Particulate pollution is a particular health risk, and comes from diesel vehicles and a range of other sources, including construction, which is why we are particularly concerned about the cumulative effect on residents living near HS2’s prospective massive construction site around Euston.

Therefore we also urge Camden to additionally set up automatic monitoring of gas and particulates in both Eversholt Street and Hampstead Road. This must be done soon so that residents with health concerns have at least a year of baseline evidence prior to construction, rather than their current unsatisfactory need to rely on modelling from monitoring stations well out of area.

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By Councillor Sian Berry

On Wednesday 14th January, the Housing Scrutiny Committee is holding an evidence session to hear the views of tenants and leaseholders on repairs and major works on their homes, including the Better Homes programme.

The committee has also asked Councillors for their views on the progress made so far, following two previous sets of recommendations on how better to manage contracts and works, and communication with residents.

I’ll be attending Wednesday’s meeting and have submitted a written report to the committee with recent evidence from Highgate Ward, based on work done by me, and by my predecessor Councillor Maya de Souza.

Our report also restates the recommendations of a dossier produced by Maya in 2012, which interviewed residents in Highgate about their experience of the work of contractors and the council. This was highly critical of the quality of work, and particularly the quality and amount of engagement with residents before, during and after works take place.

There are many recommendations in our new report, but the most significant are:

Employ more project managers within Camden
There needs to be much better in-house scrutiny of contractors and more detailed specification of what works are needed.

In our recent proposals for Camden’s budget, we asked for more qualified surveyors and project managers to be employed by the council to oversee works, and estimated conservatively that this could save up to £10 million.

We pointed out the use of surveyors to manage contracts in works to communal areas on the Holly Lodge Estate – after a group of residents insisted on this – led to dramatic cost savings. Compared with the original estimate of close to £80,000 for this block, the final cost was just over £35,000 – approximately a 50% saving.

Bring more services in house
This is a key recommendation in previous committee reports, and something the Greens have repeatedly called for. Repairs is an obvious candidate for an expanded in-house team, as it is ongoing and the level of staffing needed will be relatively constant. We hear many reports from residents of works by the current contractors being carried out late or inefficiently, and a strong suspicion that callout fees are being exploited.

Despite this, the council has not increased its in house repair capacity, with the progress report to the committee saying that in reviewing procurement: “officers evaluated the options available and concluded that the in house team would not have the capacity at present to undertake additional workstreams. It was also identified that any service or work package assigned to the in house team would not be recognised as a ‘qualifying long term agreement’, this complicating the delivery of rechargeable works.”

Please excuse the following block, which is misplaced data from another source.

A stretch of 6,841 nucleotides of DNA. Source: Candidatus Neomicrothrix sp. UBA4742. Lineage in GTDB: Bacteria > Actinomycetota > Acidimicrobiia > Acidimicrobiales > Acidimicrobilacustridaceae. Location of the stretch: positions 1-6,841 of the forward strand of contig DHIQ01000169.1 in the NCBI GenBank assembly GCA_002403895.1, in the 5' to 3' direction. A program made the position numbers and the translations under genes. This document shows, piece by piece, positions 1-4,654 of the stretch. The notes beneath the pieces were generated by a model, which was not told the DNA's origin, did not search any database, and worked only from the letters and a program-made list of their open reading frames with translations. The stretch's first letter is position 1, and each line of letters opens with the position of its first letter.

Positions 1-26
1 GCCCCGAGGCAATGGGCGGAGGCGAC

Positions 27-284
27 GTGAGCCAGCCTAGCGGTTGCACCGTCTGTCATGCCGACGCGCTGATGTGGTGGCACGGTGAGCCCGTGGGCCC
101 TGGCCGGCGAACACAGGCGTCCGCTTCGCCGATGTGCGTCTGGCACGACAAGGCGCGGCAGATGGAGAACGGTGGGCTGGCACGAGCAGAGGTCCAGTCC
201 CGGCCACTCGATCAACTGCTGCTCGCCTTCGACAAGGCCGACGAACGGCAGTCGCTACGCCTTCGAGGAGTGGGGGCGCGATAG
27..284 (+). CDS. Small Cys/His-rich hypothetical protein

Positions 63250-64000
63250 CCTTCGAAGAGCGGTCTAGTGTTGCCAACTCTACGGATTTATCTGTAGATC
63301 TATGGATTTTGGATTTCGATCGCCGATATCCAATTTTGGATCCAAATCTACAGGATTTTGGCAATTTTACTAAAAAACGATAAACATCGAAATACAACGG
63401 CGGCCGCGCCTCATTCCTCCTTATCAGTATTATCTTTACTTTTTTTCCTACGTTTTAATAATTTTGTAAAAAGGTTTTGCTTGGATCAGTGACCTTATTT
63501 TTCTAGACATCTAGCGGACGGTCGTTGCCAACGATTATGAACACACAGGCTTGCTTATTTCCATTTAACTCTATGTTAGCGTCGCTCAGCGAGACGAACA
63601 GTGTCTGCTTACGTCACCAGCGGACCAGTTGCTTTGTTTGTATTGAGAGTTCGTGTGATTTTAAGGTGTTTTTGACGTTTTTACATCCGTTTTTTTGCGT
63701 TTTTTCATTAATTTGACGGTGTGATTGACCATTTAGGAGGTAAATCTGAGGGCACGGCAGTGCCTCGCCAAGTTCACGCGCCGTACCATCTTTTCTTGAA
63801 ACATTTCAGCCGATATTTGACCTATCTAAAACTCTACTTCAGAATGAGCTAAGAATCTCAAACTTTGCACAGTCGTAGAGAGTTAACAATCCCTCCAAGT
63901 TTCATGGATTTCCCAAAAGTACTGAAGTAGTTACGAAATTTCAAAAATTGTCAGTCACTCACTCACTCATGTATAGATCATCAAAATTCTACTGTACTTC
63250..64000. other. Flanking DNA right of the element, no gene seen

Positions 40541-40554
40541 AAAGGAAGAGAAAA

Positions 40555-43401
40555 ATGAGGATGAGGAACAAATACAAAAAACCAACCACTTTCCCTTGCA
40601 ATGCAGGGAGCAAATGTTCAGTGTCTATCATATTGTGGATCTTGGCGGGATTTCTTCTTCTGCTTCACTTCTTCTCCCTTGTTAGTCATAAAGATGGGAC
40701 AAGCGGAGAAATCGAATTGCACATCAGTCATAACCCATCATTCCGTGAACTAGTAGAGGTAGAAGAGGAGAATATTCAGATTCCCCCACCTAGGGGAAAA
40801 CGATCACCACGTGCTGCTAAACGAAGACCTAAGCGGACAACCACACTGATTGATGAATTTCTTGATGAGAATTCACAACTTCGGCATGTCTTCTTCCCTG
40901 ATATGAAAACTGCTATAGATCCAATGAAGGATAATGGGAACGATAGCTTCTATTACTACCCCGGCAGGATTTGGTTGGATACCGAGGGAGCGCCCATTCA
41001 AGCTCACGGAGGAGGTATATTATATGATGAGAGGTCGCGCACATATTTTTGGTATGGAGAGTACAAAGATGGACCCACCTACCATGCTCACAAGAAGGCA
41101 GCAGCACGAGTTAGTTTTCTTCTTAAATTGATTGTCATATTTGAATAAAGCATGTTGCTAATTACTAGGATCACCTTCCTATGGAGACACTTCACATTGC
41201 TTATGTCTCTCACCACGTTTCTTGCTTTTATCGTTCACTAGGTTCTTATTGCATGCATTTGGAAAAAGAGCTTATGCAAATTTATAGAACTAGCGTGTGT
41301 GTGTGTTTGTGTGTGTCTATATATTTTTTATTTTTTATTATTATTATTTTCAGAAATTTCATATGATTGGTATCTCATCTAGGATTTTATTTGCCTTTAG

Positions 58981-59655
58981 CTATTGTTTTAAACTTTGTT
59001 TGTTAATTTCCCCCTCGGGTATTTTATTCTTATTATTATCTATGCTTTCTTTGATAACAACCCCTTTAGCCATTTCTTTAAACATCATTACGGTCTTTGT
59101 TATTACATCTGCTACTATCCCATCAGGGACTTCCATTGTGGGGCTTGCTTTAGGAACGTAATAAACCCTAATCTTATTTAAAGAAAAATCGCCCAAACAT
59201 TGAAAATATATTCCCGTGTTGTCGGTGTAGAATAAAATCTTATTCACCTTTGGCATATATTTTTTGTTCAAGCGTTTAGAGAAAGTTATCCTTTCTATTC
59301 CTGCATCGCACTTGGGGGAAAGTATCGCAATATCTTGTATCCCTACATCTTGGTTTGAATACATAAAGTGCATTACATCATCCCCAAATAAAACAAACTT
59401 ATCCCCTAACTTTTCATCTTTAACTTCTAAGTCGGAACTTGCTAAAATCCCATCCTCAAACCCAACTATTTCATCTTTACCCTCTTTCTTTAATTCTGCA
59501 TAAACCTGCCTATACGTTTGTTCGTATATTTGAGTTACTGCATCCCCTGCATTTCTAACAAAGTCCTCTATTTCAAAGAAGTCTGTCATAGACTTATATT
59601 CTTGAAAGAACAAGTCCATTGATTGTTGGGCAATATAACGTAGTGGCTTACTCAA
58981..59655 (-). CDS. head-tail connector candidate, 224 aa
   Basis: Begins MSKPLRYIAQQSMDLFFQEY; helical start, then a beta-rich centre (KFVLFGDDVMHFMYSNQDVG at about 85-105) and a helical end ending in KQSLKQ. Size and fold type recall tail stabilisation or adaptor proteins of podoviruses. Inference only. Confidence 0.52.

We want this looked at again, as we believe expanding the in-house team would prove good value, and these are not good reasons to continue to waste money on an inefficient contract.

Better communication and engagement with Tenants and Residents Associations (TRAs) and residents
The progress report says “We are also convening resident panel meetings with support from TRAs and the ‘We are Camden’ website is being promoted widely.”

However, our experience shows serious problems still remain in both these areas. After a range of problems when the works started, a resident panel to help oversee works was promised – but has never materialised – for the current Better Homes work on the Whittington Estate in Highgate.

And the We Are Camden website seems barely used for these functions – not just by residents but also by council officers and members. For the Highgate group on the site, the councillors listed are still those from before last May’s election, recent meetings are not reported and the most up-to-date comments from residents are from November 2014.

Overall on repairs and major works, though some changes have taken place, there is much still to do. When both tenants and leaseholders are paying large proportions of their income (in very straightened times) to Camden to keep their homes and estates in good order means we must spend their money wisely and transparently with a much more appropriate level of consultation and communication.

The fact that the relevant scrutiny committee is monitoring these issues is positive, however, and that residents are being given the chance to take part this week. I hope our evidence and proposals will be able to get improvements speeded up and make a difference to how things work in future!